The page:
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Third World progress and poverty

Some developing countries, most of them in Africa, have had high levels of aid dependence – in excess of 10 per cent of gross domestic product, or half of government spending – for decades. There are widespread doubts whether this has been helpful. Last week there was a conference in Accra, Ghana, to discuss the matter. From the Campaign’s point of view, there are two major objections to aid from first world governments to developing countries.

First world tax systems, despite being notionally related to ability to pay, are in practice only so for the poor and not-quite poor, who cannot pay for advice to enable them to exploit the loopholes in their countries tax systems.

The second objection is that development does not necessarily help the poor in the developing countries, any more than it did in Europe in the period after the industrial revolution. With each successive wave of technical development, from the advent of steam power, railways, internal combustion, electricity, information technology and communications technology, the productive power of labour was increased manyfold. But it did not produce a commensurate increase either in wages or in the return to capital. Wages remained stuck at the minimum that labour would accept.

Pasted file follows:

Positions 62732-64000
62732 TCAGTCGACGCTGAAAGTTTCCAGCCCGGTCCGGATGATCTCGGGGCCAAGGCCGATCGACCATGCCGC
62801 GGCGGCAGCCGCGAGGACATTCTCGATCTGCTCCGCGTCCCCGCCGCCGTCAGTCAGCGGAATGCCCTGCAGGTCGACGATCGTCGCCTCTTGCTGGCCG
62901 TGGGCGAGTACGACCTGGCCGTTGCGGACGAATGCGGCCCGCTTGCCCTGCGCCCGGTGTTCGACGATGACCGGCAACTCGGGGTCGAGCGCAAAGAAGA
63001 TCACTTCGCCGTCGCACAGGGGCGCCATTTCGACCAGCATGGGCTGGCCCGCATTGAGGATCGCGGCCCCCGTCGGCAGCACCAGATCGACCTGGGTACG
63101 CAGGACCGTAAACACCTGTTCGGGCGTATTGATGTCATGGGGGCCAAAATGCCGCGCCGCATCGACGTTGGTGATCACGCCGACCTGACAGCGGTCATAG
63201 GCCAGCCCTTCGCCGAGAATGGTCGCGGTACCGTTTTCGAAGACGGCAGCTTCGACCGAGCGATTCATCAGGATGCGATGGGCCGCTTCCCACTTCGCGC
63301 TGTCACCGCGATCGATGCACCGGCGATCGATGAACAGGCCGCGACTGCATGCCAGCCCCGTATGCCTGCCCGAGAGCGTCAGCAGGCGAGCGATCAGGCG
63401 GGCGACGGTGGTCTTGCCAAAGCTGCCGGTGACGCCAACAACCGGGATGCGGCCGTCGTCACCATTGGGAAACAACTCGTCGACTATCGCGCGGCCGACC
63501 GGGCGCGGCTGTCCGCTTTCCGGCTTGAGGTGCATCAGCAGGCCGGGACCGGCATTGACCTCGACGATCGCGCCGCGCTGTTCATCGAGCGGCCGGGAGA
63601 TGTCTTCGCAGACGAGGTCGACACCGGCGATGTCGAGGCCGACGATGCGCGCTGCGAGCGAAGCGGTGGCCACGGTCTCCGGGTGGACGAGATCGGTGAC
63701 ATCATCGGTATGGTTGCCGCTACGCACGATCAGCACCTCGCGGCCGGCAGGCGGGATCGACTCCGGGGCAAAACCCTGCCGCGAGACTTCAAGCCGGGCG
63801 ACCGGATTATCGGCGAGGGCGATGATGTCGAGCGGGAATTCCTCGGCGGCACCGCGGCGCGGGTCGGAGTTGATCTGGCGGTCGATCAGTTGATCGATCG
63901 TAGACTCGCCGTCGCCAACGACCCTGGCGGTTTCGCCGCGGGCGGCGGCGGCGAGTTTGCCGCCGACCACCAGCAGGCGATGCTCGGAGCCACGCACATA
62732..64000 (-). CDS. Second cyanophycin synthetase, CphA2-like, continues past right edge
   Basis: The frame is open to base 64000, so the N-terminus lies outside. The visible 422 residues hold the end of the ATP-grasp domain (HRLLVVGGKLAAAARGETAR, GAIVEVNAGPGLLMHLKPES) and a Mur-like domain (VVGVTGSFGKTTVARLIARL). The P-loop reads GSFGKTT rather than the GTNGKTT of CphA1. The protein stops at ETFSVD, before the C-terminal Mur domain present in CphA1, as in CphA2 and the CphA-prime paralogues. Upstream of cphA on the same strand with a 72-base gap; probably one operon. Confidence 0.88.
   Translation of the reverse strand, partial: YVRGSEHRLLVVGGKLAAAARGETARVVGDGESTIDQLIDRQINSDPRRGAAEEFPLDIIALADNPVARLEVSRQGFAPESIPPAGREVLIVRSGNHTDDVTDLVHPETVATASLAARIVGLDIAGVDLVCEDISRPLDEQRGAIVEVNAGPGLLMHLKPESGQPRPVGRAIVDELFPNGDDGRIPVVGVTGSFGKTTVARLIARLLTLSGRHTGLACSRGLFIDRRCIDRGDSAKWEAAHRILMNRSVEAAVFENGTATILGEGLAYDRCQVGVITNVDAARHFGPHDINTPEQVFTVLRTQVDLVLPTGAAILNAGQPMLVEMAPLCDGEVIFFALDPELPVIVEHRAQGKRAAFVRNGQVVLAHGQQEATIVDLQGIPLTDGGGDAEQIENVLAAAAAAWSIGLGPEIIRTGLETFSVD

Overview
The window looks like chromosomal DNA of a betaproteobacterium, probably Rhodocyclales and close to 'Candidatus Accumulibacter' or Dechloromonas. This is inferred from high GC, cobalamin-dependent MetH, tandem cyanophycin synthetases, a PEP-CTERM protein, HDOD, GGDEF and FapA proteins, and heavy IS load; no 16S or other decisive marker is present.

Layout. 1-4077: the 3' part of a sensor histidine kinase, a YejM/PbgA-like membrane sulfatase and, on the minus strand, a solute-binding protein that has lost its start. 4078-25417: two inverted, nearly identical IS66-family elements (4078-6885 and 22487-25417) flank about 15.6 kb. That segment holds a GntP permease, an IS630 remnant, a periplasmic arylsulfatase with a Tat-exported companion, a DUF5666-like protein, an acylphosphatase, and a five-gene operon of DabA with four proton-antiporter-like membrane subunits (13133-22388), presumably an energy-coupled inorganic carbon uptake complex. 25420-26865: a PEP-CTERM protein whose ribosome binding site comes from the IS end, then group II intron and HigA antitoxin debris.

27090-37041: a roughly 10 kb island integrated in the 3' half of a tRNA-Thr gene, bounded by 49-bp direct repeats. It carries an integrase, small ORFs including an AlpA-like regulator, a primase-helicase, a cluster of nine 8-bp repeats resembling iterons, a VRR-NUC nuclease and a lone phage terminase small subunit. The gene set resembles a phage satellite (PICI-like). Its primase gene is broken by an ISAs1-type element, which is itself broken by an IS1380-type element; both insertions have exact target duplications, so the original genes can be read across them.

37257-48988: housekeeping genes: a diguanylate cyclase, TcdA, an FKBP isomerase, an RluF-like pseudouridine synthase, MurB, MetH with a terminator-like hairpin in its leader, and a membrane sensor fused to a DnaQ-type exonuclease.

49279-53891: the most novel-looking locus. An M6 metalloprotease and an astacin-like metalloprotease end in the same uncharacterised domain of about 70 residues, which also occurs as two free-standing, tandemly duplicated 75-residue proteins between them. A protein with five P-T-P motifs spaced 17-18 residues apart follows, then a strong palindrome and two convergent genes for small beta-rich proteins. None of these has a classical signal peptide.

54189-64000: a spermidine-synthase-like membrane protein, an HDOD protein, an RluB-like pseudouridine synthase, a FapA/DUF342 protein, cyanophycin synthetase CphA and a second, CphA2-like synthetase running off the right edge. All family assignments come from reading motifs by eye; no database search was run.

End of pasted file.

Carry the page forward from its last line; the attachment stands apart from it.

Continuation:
The end product was that landowners became very wealthy and a mass of poor grew up, who were unable to alleviate their situation whatever they did. The situation which was alleviated in just a few places, by social democratic governments. Even in the most successful of these, Sweden, the situation has been sliding back for the past thirty years and inequality is growing. The drastic Marxist attempts to deal with the the gap between rich and poor could only be implemented by establishing police states and terrorising the population. Marxism succeeded only in making everyone poor.

The persistence and intractability of poverty as economic development took place was predicted and explained by the neglected economist Henry George in his book Progress and Poverty. But unless developing countries acknowledge the problem and act on it, aid is a process for soaking the poor in first world countries, to enrich the privileged in the developing world. It is unlikely that his theories received a mention in Accra.